**> >> > Answers added below.
**> >> > Thanks again,
**> >> > Matt
**> >> >
**> >> > On 11 June 2010 14:28, Max Kuhn <mxkuhn_at_gmail.com> wrote:
**> >> >>
**> >> >> Also, you have not said:
**> >> >>
**> >> >> - your OS: Windows Server 2003 64-bit
**> >> >> - your version of R: 2.11.1 64-bit
**> >> >> - your version of party: 0.9-9995
**> >> >
**> >> >
**> >> >>
**> >> >> - your code: test.cf <-(formula=badflag~.,data =
**> >> >> example,control=cforest_control
**> >> >
**> >> > (teststat =
**> >> 'max', testtype =
**> >> > 'Teststatistic', replace = FALSE, ntree = 500,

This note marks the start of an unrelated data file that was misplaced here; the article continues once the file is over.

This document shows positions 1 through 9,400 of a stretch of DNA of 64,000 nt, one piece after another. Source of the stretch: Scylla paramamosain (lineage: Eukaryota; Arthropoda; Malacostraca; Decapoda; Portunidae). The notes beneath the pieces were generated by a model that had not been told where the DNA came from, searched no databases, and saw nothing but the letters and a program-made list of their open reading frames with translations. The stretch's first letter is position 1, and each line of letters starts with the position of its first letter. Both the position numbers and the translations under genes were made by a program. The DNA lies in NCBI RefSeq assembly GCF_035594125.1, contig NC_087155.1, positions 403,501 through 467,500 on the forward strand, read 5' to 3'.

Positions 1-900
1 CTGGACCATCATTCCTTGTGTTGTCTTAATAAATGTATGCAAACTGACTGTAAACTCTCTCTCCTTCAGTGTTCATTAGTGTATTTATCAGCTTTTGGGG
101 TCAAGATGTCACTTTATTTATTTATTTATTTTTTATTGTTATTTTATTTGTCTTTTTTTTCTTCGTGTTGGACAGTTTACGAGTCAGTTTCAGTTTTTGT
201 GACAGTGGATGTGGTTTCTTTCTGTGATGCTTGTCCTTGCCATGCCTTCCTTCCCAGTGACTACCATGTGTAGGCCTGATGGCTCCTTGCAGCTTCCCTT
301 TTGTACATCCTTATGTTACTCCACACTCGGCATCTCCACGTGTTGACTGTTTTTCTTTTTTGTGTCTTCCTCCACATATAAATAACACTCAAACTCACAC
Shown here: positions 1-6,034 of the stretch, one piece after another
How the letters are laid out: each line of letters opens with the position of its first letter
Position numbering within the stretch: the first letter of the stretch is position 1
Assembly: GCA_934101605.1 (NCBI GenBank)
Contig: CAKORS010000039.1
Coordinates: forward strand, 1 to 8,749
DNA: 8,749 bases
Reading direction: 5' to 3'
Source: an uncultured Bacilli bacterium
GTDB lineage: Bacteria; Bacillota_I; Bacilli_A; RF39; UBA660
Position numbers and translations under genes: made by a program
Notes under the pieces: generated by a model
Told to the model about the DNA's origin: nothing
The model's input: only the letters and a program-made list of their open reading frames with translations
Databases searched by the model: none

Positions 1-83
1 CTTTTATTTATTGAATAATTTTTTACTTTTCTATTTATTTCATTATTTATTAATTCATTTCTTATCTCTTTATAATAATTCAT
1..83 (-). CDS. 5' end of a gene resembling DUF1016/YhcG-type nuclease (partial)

**> >> savesplitstats = FALSE,mtry =
**> >> > 10))
**> >> >
**> >> >> - what "Large data set" means: > 1 million observations,
**> >> 40+ variables,
**> >> >> around 200MB
**> >> >> - what "very large model objects" means - anything which breaks
**> >> >>
**> >> >> So... how is anyone suppose to help you?
**> >> >>
**> >> >> Max
**>
*

Notice: This e-mail message, together with any attachme...{{dropped:11}}

R-help_at_r-project.org mailing list

https://stat.ethz.ch/mailman/listinfo/r-help PLEASE do read the posting guide http://www.R-project.org/posting-guide.html and provide commented, minimal, self-contained, reproducible code. Received on Fri 18 Jun 2010 - 19:52:59 GMT

Archive maintained by Robert King, hosted by
the discipline of
statistics at the
University of Newcastle,
Australia.

Archive generated by hypermail 2.2.0, at Fri 18 Jun 2010 - 20:20:34 GMT.

*
Mailing list information is available at https://stat.ethz.ch/mailman/listinfo/r-help.
Please read the posting
guide before posting to the list.
*